Sir Alex Ferguson autobiography: What really happened in the dressing room between me, a flying boot, and David Beckham
What caused the argument which ended in a cut eye in 2003?
Tuesday 22 October 2013
Sir Alex Ferguson has revealed the reasons why David Beckham had to leave Manchester United, and what actually happened in the dressing room when David Beckham was struck with a football boot just above his left eye.
The former Manchester United manager has explained the situation in his book, claiming that the England captain at the time had brought on the incident himself.
"Goldenballs", as Beckham was affectionately known, had been linked with a move away from United throughout the season, and the Scottish manager admitted that both he and the coaching staff could see that the right midfielder was no longer maintaining the intensity that saw he rise to stardom.
Having lost in the FA Cup in February 2003, Ferguson was furious with his side’s performance, with Beckham being singled out in particular.
“In his final season with us, we were aware that David's work rate was dropping and we had heard rumours of a flirtation between Real Madrid and David's camp,” Ferguson explained. “The main issue was that his application level had dropped from its traditionally stratospheric level.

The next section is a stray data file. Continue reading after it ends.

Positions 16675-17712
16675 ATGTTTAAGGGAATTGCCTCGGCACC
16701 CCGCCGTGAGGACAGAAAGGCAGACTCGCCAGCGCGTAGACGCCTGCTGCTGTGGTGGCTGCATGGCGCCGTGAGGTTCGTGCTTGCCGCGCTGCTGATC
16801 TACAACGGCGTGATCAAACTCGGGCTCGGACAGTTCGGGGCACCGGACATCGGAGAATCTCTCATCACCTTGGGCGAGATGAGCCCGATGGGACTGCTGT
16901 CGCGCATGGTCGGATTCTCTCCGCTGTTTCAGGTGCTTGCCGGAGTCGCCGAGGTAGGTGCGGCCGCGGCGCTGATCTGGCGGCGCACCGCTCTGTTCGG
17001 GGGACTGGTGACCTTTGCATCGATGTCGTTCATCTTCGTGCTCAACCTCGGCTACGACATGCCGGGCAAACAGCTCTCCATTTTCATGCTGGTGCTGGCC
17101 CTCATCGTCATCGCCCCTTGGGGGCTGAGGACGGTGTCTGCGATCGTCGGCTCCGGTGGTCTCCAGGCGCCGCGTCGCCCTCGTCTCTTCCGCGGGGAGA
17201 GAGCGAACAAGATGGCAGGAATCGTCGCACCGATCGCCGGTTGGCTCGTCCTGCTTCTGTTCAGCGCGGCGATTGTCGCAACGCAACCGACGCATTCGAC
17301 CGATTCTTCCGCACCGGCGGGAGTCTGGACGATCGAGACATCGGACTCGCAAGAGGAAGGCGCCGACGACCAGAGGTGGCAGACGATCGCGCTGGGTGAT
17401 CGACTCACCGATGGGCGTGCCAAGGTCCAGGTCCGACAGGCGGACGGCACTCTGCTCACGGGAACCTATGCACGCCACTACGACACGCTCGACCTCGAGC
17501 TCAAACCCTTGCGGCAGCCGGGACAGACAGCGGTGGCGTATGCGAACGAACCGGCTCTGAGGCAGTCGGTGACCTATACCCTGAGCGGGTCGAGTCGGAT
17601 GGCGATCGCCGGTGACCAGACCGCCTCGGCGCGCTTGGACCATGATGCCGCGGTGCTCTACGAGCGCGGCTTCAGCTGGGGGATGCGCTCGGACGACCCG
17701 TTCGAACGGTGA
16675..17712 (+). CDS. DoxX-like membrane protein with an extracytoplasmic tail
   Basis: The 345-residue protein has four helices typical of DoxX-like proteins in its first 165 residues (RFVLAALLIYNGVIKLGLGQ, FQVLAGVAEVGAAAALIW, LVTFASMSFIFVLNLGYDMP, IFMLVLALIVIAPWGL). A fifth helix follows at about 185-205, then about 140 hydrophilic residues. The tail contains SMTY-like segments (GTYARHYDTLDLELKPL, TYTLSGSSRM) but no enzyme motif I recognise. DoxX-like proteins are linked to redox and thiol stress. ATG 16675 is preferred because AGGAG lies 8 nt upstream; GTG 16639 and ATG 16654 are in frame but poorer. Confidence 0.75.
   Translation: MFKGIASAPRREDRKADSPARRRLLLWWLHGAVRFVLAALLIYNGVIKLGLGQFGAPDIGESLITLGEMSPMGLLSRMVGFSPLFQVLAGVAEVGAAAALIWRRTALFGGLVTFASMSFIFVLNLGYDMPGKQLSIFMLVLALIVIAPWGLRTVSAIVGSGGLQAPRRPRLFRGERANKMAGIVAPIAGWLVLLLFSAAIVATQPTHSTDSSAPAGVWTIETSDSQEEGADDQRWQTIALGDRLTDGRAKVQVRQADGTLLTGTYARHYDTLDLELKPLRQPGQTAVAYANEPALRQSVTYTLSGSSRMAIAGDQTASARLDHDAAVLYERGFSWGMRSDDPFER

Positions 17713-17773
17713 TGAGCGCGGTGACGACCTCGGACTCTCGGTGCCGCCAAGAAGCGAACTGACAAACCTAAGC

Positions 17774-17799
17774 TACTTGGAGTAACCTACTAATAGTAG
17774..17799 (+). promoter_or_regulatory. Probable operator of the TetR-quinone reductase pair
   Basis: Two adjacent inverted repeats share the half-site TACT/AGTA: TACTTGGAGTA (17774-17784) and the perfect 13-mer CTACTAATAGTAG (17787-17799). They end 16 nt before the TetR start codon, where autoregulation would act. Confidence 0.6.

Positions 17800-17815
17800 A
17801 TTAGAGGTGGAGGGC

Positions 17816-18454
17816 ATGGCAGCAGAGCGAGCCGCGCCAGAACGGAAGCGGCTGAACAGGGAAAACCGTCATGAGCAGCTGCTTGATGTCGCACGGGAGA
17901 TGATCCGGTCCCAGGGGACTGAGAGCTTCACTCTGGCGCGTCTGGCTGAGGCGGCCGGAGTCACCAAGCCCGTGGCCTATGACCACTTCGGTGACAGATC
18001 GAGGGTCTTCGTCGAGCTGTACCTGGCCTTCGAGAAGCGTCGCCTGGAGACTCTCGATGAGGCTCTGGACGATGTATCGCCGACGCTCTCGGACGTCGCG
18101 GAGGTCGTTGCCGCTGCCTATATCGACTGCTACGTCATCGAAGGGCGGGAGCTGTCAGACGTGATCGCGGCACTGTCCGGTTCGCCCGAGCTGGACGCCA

”He was around 12 feet from me. Between us on the floor lay a row of boots. David swore. I moved towards him, and as I approached I kicked a boot. It hit him right above the eye. Of course he rose to have a go at me and the players stopped him. 'Sit down,' I said. 'You've let your team down. You can argue as much as you like.’”
Although the matter happened in the changing room away from the prying eyes of the public, it wasn’t long before the cut was – predictably – picked up on, first by the media, and then by fans worldwide with a bust-up immediately reported between player and manager.
“The next day the story was in the press,” Ferguson continued. “In public an Alice band highlighted the damage inflicted by the boot. It was in those days that I told the board David had to go.
“My message would have been familiar to board members who knew me. The minute a Manchester United player thought he was bigger than the manager, he had to go. I used to say, 'The moment the manager loses his authority, you don't have a club. The players will be running it, and then you're in trouble.'”
Given the tension between the two boiling over, it was no surprise that Beckham joined Real Madrid that summer after Ferguson decided he had to go.
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